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Michael Gendy of King, N.C., continues to exercise after participating in a Wake Forest School of Medicine study that found aerobic activity may lower a risk factor for developing Alzheimer's.  [Cagney Gentry | Wake Forest Baptist Medical Center via AP]

Exercise found to be good for the brain, even for those with Alzheimer's

WASHINGTON — Exercise may do more than keep a healthy brain fit: New research suggests working up a good sweat may also offer some help once memory starts to slide— and even improve life for people with Alzheimer's. The effects were modest, but a series of studies reported Thursday found vigorous workouts by people …

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Amid the GMO labeling fight, industry experts weigh in

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Weight-loss 'fails' aren't all about food

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  1. New therapy attacks allergies from the source

    Health

    SARASOTA — Lily Scalabrin knows a single peanut could send her to the hospital.

    Registered nurse Maggie Moffett watches as Lily Scalabrin, 10, of Tampa takes a mixture of peanut powder and applesauce in the office of Dr. Hugh Windom, a Sarasota allergist.
  2. In Tampa Bay, this is what child poverty looks like

    Health

    Nearly 1 million Florida children were living in poverty in 2013.

    Kimberly Shephard of Clearwater has two children at home, Adrienne, 14, left, and Ty, 11, right, and she often cares for her grandson Denzel Pulliam, 2. Despite a full-time job, she still struggles to cover her monthly bills and has to seek outside support.
  3. Enjoy seafood's health, flavor benefits with Grilled Tuna Panzanella

    Health

    We all know we should eat more fish. We all know it's good for us. What we don't always know is a great way to make eating fish feel new and exciting. Because how many times can you get excited about baked fish?

    Grilled tuna panzanella offers a creative way to eat the lean protein.
  4. Try roasting antioxidant- and vitamin-rich radicchio

    Health

    At its recent annual meeting, the American Diabetes Association estimated that more than 85 million Americans have prediabetes, and that without medical reimbursement for nutrition education, most of them will develop Type 2 diabetes.

    Special to the Times. Consider roasting radicchio, a unique red vegetable with antioxidants, vitamins and minerals.
  5. Fab 50 for Women on the Run takes members from couch to race course

    Health

    Barbara Hawkins knew she had to make a change in order to enjoy an active, healthy retirement. The 58-year-old elementary school assistant principal plans to retire in 2016 and has watched her parents, siblings and extended family members struggle for years with weight problems, cancer, bad knees and hips, an unhealthy …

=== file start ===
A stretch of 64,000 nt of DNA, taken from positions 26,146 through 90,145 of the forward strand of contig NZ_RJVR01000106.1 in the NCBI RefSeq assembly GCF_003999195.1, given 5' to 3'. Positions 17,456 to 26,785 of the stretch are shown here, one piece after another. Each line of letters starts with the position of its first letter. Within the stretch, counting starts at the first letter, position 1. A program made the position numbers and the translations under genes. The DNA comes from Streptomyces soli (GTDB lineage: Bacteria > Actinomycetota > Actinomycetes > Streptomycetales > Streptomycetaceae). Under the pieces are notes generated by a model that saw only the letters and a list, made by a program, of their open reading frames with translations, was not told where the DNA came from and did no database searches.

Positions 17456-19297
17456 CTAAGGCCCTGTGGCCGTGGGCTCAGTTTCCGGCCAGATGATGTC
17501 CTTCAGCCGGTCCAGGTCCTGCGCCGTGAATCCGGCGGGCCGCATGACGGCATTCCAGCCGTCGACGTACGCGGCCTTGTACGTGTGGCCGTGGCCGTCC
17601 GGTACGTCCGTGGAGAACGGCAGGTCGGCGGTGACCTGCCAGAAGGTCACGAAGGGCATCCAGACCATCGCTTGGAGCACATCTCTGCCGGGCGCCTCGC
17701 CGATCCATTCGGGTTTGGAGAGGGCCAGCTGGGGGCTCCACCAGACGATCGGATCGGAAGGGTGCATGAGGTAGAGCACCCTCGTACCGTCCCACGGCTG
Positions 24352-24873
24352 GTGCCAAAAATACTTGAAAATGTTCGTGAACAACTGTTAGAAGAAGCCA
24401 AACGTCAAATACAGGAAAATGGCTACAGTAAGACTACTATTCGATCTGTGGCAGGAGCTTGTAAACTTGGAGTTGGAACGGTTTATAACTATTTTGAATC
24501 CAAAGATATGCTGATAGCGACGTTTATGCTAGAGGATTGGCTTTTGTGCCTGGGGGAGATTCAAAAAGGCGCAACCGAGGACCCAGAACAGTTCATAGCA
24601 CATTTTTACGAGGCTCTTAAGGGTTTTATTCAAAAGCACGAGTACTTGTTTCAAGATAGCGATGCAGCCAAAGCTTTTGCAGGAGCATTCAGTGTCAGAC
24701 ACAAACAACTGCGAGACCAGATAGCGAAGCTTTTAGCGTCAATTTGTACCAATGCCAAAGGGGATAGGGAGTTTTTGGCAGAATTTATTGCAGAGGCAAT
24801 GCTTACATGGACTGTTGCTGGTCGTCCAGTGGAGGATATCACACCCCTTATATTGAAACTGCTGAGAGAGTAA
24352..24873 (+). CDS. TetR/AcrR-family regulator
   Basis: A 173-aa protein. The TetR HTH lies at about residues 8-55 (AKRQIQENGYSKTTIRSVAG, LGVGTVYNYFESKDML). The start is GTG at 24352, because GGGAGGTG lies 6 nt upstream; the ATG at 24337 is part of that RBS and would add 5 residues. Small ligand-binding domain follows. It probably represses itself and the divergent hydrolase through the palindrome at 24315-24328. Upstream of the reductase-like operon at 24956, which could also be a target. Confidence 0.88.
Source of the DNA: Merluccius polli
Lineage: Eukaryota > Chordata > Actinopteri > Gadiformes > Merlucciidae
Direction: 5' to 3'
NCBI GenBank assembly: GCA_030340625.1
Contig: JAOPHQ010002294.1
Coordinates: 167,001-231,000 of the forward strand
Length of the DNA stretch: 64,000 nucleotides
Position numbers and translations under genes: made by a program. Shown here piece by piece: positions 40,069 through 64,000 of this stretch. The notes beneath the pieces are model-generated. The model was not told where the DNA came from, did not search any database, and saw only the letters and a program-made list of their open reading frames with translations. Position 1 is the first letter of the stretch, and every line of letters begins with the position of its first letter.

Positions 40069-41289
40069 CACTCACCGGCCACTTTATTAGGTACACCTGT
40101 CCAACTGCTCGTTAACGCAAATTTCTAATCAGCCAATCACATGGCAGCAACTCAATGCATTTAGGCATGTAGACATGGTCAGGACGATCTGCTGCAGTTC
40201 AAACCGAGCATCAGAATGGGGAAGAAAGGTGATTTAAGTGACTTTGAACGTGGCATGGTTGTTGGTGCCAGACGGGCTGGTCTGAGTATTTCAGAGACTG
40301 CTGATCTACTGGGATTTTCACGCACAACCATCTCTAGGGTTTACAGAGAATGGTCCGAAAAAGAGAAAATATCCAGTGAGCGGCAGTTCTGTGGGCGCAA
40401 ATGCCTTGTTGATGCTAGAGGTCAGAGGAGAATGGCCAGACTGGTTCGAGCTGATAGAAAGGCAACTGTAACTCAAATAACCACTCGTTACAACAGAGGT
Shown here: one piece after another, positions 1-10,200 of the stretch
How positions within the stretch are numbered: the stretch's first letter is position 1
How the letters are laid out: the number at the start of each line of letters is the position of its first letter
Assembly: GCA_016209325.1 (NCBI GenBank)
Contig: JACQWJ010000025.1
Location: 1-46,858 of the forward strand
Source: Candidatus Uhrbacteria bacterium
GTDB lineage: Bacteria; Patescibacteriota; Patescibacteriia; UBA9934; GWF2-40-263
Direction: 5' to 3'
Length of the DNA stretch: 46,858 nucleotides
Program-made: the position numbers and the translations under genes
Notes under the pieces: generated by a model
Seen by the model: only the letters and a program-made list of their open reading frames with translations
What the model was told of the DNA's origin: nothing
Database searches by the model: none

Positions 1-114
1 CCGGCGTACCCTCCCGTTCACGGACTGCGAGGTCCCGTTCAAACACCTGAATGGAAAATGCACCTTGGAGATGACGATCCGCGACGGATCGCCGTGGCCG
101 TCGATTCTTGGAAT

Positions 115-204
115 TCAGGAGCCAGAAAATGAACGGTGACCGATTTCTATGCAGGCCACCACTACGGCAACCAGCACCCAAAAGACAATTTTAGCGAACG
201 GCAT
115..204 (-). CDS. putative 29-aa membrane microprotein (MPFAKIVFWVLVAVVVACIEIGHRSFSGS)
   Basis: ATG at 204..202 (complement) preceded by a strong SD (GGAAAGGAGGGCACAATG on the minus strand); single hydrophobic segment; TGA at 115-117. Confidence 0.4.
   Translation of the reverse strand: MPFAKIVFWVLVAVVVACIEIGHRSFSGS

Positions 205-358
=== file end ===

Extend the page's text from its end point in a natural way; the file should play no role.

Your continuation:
Pamela Paul made announcements at Taylor Park before the Fab 50 Women on the Run, trained on the Pinellas Trail on Saturday July 11th, in Largo.  Pamela Paul started the Fab 50 Women on the Run recreational running group in 2011 so she would have training partners, since then she’s trained more than 300 women.
  6. Mayo Clinic Q&A: celiac disease, teeth whitening, TIA

    Medicine

    CELIAC SYMPTOMS CAN BE VARIED

    My blood test for celiac disease came back negative, but I'm still having symptoms. Is it possible that I still could have it? What should my next steps be?

    Beautiful young woman teeth. Isolated over  white background
  7. As death nears, chemotherapy may do more harm than good

    Health

    It's been documented that many terminal cancer patients don't benefit from chemotherapy and other types of treatments toward the end of their lives. Nonetheless, many, with their doctors, opt to continue treatment - faced with impossible choices, they hold on to hope that treatment might buy some time, or improve the …

  8. Ikea, a tipped-over dresser and a toddler's tragic death (w/video)

    Human Interest

    Curren Collas was just a toddler — silly and quick to smile, with a silky blond mop that swept sideways across his forehead in the style of a teenage pop star.

    Curren Collas was 2 when an Ikea dresser tipped over onto him in his room.
  9. Exercise found to be good for the brain, even for those with Alzheimer's

    Research

    WASHINGTON — Exercise may do more than keep a healthy brain fit: New research suggests working up a good sweat may also offer some help once memory starts to slide— and even improve life for people with Alzheimer's.

    Michael Gendy of King, N.C., continues to exercise after participating in a Wake Forest School of Medicine study that found aerobic activity may lower a risk factor for developing Alzheimer's.  [Cagney Gentry | Wake Forest Baptist Medical Center via AP]
  10. Weight-loss 'fails' aren't all about food

    Health

    Despite all the diets (including doctor-supervised programs), diet books, inexpensive gym memberships, innovative exercise equipment and other products for weight loss, weight management and fitness, there is a subset of people for whom none of these weight-loss treatments address the root of their problem.

    Lavinia Rodriguez